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Marc Chanliau

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This article focuses on the value of Web services security. It is important to understand what Web services are and their challenges, particularly related to security. Traditionally, companies have relied on conventional, transport-level security but this approach has its limitations. The market now offers complementary XML-based solutions designed to secure documents used in Web services requests and responses. We will explore these solutions and outline "typical case scenarios" to provide a comprehensive landscape on the current offering of Web services security solutions. Web Services Summary Web services are loosely coupled distributed architectures that allow companies to expose business functions over the Internet. Web services are described and accessed using industry standards: Extensible Markup Language (XML): Data format Simple Object Access Protocol (SOAP)... (more)

Identity Propagation in a SOA

One of the challenges IT organizations face is how to propagate identities in complex business processes that are commonly found in Service Oriented Architectures (SOAs). Identities, which are passed from one service invocation to the next in a business process, give the process a user context. Identities can be used to determine access rights to SOA services and for audit and compliance purposes. For example, consider a procurement business process for an application that's used by a number of purchasing agents. Each agent has a different purchasing privilege. Say a senior agen... (more)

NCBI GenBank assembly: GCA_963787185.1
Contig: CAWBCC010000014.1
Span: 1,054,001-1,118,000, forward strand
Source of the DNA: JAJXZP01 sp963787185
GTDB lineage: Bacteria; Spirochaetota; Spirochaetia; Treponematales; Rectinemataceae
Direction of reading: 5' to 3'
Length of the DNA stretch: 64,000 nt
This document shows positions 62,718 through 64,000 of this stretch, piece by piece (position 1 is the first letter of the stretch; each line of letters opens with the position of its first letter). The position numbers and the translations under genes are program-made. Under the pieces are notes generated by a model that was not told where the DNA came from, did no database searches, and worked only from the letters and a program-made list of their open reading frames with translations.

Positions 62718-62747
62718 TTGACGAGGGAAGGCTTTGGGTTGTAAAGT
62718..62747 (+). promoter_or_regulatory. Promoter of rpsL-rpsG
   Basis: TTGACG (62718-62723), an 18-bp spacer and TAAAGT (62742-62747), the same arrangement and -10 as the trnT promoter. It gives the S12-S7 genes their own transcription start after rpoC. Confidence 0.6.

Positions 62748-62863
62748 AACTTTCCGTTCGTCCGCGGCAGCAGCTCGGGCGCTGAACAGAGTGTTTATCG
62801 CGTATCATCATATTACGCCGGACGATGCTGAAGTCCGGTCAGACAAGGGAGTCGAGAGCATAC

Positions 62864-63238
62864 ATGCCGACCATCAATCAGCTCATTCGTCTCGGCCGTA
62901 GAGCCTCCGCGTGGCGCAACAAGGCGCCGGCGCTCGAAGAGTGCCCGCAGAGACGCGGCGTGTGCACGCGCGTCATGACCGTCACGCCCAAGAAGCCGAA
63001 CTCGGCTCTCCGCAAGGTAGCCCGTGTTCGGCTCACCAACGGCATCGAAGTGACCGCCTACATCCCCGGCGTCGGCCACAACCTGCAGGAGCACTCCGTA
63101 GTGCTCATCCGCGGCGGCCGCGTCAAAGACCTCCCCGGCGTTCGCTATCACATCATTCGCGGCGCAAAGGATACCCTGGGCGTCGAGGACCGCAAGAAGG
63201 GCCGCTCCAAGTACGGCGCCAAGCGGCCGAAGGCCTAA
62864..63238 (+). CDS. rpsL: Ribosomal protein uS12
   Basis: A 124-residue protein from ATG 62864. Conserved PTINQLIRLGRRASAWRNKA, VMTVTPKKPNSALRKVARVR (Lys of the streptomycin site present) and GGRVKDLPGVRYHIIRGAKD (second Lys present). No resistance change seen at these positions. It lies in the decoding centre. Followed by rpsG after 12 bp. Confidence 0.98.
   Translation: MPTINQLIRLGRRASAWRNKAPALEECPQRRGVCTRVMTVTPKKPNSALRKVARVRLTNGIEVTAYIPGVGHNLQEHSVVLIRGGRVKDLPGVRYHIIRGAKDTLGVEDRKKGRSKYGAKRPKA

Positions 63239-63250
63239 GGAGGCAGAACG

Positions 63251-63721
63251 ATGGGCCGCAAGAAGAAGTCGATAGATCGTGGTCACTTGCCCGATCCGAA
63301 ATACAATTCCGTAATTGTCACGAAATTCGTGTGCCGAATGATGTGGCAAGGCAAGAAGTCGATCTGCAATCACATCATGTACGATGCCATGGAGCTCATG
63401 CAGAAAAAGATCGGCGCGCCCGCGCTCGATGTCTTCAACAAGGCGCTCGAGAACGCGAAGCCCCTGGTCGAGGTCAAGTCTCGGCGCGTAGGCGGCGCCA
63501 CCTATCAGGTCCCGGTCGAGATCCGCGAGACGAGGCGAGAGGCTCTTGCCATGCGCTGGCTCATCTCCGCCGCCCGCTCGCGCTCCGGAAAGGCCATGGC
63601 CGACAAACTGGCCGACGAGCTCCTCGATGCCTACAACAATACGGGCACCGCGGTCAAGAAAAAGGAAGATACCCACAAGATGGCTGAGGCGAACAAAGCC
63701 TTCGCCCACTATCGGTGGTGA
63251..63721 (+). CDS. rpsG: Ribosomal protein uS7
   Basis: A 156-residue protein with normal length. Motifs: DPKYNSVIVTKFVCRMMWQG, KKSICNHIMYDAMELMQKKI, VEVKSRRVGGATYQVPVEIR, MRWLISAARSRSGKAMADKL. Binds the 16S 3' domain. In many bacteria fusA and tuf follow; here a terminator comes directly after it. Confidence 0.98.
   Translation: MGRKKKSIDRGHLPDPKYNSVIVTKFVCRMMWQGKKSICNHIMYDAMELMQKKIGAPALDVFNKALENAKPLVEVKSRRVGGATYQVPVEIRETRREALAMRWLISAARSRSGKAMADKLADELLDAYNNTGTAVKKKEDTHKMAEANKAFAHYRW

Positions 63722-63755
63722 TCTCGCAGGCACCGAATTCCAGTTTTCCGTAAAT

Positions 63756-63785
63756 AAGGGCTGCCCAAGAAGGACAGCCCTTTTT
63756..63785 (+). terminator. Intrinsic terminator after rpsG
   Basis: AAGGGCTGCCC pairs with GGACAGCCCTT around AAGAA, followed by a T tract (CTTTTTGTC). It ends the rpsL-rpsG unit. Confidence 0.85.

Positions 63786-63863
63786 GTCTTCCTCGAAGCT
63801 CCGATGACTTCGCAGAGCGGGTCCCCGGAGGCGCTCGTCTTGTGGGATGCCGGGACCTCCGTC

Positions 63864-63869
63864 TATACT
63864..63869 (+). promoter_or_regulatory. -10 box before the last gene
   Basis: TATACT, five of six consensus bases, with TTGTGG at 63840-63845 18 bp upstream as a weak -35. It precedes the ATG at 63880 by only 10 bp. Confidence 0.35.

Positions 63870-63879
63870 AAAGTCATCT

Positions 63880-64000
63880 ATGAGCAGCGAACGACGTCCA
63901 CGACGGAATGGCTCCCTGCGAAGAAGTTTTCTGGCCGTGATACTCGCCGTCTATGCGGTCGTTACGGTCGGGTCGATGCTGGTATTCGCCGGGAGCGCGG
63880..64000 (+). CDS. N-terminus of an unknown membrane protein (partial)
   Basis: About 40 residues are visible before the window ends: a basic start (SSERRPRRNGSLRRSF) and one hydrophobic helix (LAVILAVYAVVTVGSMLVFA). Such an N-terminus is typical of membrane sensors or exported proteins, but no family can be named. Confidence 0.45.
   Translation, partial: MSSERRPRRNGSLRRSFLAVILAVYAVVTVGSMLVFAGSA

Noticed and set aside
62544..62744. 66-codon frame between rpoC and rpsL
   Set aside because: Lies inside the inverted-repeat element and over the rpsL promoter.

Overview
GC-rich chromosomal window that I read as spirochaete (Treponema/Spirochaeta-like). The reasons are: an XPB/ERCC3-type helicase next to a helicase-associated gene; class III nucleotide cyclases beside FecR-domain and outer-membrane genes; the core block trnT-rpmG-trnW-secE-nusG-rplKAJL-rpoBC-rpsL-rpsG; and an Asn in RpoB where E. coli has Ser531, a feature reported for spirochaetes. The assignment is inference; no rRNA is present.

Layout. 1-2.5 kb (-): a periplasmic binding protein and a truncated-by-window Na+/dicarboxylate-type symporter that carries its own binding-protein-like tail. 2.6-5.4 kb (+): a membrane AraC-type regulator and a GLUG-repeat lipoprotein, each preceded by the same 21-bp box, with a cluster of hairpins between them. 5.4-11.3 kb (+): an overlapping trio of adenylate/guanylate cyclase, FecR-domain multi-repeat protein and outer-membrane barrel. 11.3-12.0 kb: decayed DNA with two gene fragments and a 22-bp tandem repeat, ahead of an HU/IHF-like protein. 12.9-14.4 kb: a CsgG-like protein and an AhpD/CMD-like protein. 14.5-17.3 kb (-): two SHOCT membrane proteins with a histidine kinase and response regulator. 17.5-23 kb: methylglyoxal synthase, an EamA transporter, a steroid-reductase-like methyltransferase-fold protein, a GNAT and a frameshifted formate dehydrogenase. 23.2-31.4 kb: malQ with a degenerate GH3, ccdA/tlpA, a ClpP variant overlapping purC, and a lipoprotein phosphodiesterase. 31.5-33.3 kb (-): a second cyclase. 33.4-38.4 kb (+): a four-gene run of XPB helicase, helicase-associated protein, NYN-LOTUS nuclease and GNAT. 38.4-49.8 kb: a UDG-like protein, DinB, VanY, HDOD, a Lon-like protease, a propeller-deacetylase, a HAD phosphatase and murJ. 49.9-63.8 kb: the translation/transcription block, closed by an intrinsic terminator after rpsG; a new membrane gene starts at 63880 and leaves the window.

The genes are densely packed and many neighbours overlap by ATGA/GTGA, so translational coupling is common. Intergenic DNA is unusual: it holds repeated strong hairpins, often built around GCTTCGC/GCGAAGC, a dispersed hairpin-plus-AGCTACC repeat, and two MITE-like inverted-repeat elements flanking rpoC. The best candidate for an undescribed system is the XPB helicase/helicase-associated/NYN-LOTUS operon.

Externalizing Fine-Grained Authorization from Applications

The recent spike in insider threats, coupled with a rise in compliance considerations, has forced organizations to ensure only authorized users access sensitive application functionality and data. Historically, user entitlements or authorization logic has been embedded inside an application. For example, if the user of an application meets specific conditions, such as a specific role, access to that application function will be granted at runtime. But if the definition of specific authorization conditions changes over time, then the application developer needs to modify the appli... (more)

Enterprise Web Services Security: A Reference Architecture

Web services are past the initial marketing hype. Early Web services were part of experimental one-off projects within a single enterprise department. Now, larger Web services deployments are moving outside of the enterprise firewall to better leverage existing business partnerships and value chains. Larger Web services projects come with a price, however. They are more complicated to implement and more costly to manage. They require careful deployment planning throughout the enterprise based on well-established business processes. The emerging proliferation of Web services netwo... (more)

Enterprise Web Services Security: A Reference Architecture, part II

Last month (WSJ, Vol. 4, issue 2), we looked at how Web services should not depend on specific security environments and rules but should be managed as part of all of an enterprise's corporate data assets such as Web applications, ERP systems, and in-house applications. We recommended that Web services security be integrated with the overall enterprise security infrastructure at the very beginning of the Web services deployment phase. This month, we'll look at some of those possible deployment models. Deployment Models There are four deployment models based on the guidelines pres... (more)